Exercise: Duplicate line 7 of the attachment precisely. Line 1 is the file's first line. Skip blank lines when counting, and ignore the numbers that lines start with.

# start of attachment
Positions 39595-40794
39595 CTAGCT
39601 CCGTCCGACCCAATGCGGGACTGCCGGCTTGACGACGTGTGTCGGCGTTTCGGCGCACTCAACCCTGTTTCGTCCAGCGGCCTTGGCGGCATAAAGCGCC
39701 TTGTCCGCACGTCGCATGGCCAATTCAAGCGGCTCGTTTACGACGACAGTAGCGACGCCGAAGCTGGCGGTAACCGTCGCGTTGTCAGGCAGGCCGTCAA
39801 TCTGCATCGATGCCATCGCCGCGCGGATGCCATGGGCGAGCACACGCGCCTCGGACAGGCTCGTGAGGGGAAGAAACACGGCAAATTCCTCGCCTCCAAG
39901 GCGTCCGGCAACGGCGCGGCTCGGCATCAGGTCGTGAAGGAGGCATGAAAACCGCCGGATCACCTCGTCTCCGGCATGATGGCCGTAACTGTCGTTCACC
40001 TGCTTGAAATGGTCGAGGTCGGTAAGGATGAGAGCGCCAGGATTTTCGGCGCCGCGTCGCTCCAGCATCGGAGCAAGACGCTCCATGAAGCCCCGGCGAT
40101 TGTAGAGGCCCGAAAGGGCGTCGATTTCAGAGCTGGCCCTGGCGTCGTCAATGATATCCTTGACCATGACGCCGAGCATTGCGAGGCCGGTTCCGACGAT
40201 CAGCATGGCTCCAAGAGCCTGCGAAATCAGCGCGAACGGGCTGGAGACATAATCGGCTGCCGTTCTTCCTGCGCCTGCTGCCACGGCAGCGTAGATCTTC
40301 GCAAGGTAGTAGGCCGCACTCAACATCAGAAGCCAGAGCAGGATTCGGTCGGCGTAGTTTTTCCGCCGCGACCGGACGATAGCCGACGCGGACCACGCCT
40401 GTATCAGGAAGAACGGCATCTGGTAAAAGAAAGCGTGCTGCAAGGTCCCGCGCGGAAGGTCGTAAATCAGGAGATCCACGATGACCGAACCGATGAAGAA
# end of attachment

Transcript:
40001 TGCTTGAAATGGTCGAGGTCGGTAAGGATGAGAGCGCCAGGATTTTCGGCGCCGCGTCGCTCCAGCATCGGAGCAAGACGCTCCATGAAGCCCCGGCGAT